Morse Code Iambic USB Keyboard

Building in part on the project in the previous post, check out this Iambic USB Keyboard that Trammell built for the N2YCR station at NYC Resistor. He writes:

Bill Ward (KD4ISF), Guy Dickenson (KD7TJJ) and Dave Clausen (W2VV) setup a club call sign N2YCR and a remotely operated computer station running fldigi for PSK31. The machine is in the backroom at NYCR and can be operated by members with general class amateur radio licenses from anywhere, using xvnc to display the fldigi application.

But operating it with a keyboard has none of the feel of an old fashioned QSO, so I designed an interface for Dave’s BY-1 Bencher Iambic Paddle. Iambic paddles are very different from straight keys in that they have two inputs: one for “dit” and one for “dah”. If an input is held in, it will repeat at a pre-programmed speed. If both are held in, they will alternate between the two symbols. Typically the dah is three time as long as the dit.

The paddle itself doesn’t generate the code; this is the responsibility of the radio, or in this case, of the Teensy 2.0. It runs a state machine that listens for PIND4 to be pulled low to indicate a dah, or PIND5 to be pulled low for a dit. If neither is pulled low within the time of two dits, the current bit-stream is looked up in a table and if there is a valid USB keyboard event in the table it will be sent to the host computer.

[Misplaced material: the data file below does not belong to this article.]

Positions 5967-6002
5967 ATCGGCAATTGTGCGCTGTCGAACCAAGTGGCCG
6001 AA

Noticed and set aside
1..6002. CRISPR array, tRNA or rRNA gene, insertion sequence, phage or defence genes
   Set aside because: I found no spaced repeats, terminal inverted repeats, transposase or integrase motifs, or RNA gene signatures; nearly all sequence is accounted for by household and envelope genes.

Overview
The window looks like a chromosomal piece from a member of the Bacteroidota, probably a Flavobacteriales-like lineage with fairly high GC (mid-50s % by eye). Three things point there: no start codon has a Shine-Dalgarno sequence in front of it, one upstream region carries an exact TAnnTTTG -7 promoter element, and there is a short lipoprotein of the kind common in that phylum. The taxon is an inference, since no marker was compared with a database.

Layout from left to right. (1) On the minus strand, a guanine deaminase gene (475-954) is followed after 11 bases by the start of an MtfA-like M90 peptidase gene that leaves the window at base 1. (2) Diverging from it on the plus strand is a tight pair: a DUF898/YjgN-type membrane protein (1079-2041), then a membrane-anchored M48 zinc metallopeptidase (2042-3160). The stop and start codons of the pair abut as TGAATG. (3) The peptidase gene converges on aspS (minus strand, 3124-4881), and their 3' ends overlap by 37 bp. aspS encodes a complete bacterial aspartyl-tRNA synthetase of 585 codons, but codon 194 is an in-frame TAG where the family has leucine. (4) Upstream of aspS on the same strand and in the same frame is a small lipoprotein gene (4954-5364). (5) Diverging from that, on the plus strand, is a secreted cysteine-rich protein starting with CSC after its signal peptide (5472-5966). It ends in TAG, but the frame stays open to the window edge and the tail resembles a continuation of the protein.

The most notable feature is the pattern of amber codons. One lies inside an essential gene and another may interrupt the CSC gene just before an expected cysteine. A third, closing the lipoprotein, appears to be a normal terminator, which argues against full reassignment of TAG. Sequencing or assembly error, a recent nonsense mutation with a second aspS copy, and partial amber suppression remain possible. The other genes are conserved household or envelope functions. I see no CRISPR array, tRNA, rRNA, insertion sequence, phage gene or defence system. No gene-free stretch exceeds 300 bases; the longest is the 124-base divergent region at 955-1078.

Check out his blog post for all the details, including design considerations and source code.


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1 Comment

  1. Phil, here is a great guy to give a ham radio badge to. Not because he is a ham but because he built something for ham radio.

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